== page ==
Joe Biden this week made his first trip as president to the West Coast, touching upon a topic that is top of mind for residents in this part of the country.
“We can’t continue to try and ignore reality … The reality is: We have a global warming problem,” the president said during a stop in Boise. He echoed that message during appearances in Colorado and California, attempting to drum up support for an infrastructure bill that includes several measures to fight climate change. We hope Congress was listening.
Indeed, reality continues to hit us in the face, with wildfires that have scorched Western states serving as the most noticeable outcome. While wildfires are endemic to the West, there also are other examples of the impact of climate change in our state.
Every part of Washington is abnormally dry, according to the U.S. Drought Monitor. More than one-third of the state — in Eastern Washington — has conditions that qualify as “exceptional drought,” the first time a region of Washington has earned such a distinction since the monitoring system began in the 1980s. Southwest Washington officially is experiencing moderate to severe drought.
That creates consequences that are felt by all Washingtonians. As The Seattle Times reported about the state’s wheat crop: “By harvest time in July and August, wheat fields looked scrawny. The plants were less dense, often shorter and each head had fewer seeds than normal.”
Washington is expected to produce about 93 million bushels of wheat this year, the lowest output since 1973 and just 56 percent of last year’s yield.
Wheat typically is Washington’s biggest agriculture export, generating more revenue than even apples. A dilapidated crop not only makes life difficult for farmers and farmworkers, it creates higher prices and product shortages at the grocery store.
That represents a portion of the long-term costs of climate change. The immediate costs are even more evident.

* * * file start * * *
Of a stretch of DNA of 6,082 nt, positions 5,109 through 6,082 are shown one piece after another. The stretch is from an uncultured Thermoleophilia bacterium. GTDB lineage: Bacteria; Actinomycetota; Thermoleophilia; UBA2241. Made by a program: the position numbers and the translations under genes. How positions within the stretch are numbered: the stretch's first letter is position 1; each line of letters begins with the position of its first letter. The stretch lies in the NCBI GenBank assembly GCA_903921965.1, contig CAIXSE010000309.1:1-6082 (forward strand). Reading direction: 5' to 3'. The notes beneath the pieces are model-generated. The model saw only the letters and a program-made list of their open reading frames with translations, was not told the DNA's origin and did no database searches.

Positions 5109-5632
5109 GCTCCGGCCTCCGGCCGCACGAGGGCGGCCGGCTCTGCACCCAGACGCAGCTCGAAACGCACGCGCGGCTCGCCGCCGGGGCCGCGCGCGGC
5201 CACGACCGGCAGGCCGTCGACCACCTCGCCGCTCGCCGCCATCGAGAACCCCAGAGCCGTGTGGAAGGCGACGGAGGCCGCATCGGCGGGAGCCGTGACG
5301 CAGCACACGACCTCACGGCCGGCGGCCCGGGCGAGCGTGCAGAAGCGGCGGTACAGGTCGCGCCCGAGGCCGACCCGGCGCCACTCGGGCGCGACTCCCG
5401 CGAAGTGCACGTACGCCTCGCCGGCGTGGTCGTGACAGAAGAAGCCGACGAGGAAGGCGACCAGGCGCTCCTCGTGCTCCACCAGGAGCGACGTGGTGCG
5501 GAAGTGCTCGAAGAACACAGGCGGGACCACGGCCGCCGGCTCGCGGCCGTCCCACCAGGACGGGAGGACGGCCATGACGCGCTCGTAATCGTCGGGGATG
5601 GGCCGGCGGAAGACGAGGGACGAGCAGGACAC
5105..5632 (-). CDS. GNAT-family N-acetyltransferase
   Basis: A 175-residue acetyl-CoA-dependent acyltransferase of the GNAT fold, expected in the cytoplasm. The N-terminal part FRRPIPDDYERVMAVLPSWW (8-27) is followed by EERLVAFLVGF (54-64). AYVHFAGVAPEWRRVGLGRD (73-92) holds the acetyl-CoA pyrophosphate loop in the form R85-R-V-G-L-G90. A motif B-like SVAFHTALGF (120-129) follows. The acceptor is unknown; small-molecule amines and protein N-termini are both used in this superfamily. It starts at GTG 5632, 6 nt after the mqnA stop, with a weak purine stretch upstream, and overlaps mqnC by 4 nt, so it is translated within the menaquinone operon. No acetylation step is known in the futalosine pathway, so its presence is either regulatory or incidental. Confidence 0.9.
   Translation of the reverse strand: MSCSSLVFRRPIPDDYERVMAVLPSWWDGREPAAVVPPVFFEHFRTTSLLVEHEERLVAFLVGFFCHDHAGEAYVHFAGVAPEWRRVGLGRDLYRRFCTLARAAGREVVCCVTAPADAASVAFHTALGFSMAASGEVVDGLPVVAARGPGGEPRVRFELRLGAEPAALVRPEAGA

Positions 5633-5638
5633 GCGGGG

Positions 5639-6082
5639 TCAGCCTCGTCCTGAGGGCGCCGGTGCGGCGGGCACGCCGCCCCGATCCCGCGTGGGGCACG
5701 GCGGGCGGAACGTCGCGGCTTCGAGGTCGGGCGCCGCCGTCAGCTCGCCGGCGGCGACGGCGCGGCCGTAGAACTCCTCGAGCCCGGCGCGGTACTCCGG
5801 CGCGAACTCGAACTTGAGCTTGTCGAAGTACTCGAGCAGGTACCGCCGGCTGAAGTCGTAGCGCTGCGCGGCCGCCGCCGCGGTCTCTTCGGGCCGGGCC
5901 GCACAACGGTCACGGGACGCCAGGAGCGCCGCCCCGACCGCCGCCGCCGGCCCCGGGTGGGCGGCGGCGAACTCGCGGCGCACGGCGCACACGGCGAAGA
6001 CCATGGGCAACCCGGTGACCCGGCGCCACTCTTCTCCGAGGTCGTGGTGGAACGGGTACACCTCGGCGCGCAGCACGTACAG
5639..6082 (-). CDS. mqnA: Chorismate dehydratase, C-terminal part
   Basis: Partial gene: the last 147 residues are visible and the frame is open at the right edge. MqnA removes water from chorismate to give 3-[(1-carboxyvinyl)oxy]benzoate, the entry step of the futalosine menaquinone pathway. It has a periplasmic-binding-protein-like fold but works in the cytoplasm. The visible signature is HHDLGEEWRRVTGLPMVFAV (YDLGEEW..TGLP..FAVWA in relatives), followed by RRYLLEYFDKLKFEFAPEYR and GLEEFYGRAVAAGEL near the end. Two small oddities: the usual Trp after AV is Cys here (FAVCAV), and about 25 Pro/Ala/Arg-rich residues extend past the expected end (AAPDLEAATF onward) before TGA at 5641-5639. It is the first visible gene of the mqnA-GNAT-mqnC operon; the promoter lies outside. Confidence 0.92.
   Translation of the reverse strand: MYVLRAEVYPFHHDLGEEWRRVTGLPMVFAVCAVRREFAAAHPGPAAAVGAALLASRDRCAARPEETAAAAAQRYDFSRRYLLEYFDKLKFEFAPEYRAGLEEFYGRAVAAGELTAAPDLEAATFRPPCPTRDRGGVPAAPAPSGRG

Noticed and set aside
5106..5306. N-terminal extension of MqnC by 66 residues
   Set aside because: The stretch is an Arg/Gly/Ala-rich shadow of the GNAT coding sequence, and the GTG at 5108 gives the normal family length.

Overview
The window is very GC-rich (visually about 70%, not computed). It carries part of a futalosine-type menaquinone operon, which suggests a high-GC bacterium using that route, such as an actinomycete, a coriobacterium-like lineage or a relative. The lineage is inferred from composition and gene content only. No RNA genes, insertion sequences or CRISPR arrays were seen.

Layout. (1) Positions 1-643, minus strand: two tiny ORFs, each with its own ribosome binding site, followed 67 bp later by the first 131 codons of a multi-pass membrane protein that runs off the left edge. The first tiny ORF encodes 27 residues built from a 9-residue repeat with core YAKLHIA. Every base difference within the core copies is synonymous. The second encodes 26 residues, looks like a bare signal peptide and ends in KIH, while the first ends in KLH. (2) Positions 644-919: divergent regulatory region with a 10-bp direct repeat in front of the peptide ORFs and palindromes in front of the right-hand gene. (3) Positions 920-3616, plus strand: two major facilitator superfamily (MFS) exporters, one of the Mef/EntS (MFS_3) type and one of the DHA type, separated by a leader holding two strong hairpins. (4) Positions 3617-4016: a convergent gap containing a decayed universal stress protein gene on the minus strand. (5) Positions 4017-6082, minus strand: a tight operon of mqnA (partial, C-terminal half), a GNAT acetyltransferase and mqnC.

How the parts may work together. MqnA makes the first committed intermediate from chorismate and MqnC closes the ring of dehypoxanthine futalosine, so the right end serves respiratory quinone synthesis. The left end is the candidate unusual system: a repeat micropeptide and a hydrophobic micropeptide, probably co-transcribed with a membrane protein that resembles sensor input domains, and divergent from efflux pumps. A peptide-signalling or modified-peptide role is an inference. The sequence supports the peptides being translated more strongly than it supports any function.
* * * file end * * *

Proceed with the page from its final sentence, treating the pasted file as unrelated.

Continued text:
An analysis by The Washington Post found that 1 in 3 Americans lives in a county hit by a declared weather disaster in the past three months, such as a hurricane, flooding or wildfire. Many more have been subject to extreme heat — such as June’s historic heat wave throughout Clark County.
“I’m here to hear what’s on your mind and what more my administration can be doing,” Biden told officials at the National Interagency Fire Center in Idaho. “You know the time of the year the air fills with smoke and the sky turns orange, that time is getting earlier every year.”
What the administration can do is shepherd important legislation through Congress. Last month, the Senate passed a bipartisan $1 trillion bill focusing on infrastructure and including funding for new climate-resilience initiatives. Now, Democrats are hashing out the details of a $3.5 trillion bill that would fight climate change through clean-energy tax credits for individuals and businesses, a clean-energy electricity standard and the creation of a civilian climate corps.
Debate can and should be had over the bill’s inclusion of social services such as expanded Medicare, paid family leave and free community college, but the urgency of the climate initiatives is self-evident.
For too long, naysayers have been allowed to dispute the need for climate action by arguing that the science is unsettled. It is a tactic that has proven devastatingly costly in convincing many to ignore reality. Congress must immediately face that reality and take strong action while reacting to a changing climate.